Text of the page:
Ridges on the apex of the roof are covered with lead laid over a wooden roll fixed to the ridge piece. This lead is dressed well into the angles under the roll, and laps over the slates on each side about 6 or 8 inches, according to the size of the slates. It is generally left without any fastening, being kept down by its weight and the grip it has upon the under side of the roll. It may, however, in exposed positions be further secured by either of the following methods: - (1) by securing the lead to the sides of the roll with lead-headed nails; (2) by sheet-lead ears soldered to the under side of the sheet and nailed to the boards on each side of the roll; (3) by straps or tingles (t,Fig. 479) of stout lead laid at intervals along the ridge over the slates, and secured to the top of the ridge by the spike which carries the roll. The ends of these straps are bent back and dressed down upon the extremities of the sheet lead covering the ridge, as shown in Fig. 479.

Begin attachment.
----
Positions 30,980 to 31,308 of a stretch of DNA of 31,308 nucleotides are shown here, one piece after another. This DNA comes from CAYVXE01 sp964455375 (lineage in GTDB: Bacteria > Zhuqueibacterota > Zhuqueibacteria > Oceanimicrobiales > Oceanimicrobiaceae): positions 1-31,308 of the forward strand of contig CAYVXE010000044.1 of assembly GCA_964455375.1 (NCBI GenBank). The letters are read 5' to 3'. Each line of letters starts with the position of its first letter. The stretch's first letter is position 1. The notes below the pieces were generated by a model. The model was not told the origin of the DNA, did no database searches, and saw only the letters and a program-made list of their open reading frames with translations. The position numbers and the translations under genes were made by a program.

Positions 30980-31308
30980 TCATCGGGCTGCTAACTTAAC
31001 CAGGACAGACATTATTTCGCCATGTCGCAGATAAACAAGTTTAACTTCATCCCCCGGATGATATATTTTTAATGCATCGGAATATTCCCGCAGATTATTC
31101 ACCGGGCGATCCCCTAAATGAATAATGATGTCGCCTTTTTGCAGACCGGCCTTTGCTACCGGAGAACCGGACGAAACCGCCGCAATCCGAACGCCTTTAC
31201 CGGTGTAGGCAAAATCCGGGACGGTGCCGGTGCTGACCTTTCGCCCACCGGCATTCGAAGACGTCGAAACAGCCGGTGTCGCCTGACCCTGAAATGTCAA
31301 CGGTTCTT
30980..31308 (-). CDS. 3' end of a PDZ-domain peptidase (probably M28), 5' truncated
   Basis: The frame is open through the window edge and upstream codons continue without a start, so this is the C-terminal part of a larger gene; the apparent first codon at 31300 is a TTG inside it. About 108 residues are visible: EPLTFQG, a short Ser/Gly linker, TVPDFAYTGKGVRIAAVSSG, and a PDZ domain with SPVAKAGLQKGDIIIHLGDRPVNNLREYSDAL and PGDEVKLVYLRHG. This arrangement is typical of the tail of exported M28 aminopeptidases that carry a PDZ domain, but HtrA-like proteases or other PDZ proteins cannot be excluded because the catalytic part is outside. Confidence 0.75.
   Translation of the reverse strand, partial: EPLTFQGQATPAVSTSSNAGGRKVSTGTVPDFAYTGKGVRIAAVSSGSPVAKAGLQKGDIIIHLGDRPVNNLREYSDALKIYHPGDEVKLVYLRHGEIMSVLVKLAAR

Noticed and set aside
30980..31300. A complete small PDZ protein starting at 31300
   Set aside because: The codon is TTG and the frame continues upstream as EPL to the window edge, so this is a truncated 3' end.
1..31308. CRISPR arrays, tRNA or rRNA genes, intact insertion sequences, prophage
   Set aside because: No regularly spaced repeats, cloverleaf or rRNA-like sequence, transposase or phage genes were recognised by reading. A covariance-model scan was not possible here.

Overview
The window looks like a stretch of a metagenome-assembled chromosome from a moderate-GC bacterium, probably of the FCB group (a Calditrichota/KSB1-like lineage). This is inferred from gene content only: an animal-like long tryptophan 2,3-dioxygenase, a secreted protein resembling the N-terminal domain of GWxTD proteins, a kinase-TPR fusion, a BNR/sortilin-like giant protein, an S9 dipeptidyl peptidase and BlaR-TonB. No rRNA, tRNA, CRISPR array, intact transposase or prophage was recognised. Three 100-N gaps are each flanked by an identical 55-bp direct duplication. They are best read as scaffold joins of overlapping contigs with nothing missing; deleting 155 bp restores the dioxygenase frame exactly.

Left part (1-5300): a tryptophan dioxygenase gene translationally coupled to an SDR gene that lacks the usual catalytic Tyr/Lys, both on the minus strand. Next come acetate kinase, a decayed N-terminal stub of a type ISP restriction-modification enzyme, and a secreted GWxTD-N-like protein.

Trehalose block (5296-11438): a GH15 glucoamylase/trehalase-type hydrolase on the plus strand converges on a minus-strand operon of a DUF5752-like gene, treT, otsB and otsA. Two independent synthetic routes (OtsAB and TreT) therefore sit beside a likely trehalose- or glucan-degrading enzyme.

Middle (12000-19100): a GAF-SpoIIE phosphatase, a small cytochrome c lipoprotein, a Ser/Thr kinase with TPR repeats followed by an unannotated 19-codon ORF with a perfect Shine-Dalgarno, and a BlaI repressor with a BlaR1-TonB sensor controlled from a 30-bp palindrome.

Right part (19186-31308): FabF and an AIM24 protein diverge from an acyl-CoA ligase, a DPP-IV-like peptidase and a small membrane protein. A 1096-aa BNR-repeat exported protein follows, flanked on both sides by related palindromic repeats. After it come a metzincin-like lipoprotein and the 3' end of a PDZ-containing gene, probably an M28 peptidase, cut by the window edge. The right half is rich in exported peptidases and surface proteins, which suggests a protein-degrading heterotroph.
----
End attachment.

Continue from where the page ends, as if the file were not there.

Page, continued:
Hips, which are the salient angles formed by the meeting of two roof slopes (see Fig. 4 5 6), are covered with lead in the same way as ridges, except that, as the sheets have a tendency to slide down, they require to be nailed at the upper ends, the nails being covered by the lap of the sheet above.
The lead for covering hips varies from 18 to 2 0 inches in width, according to the inclination of the roof and the size of the slates.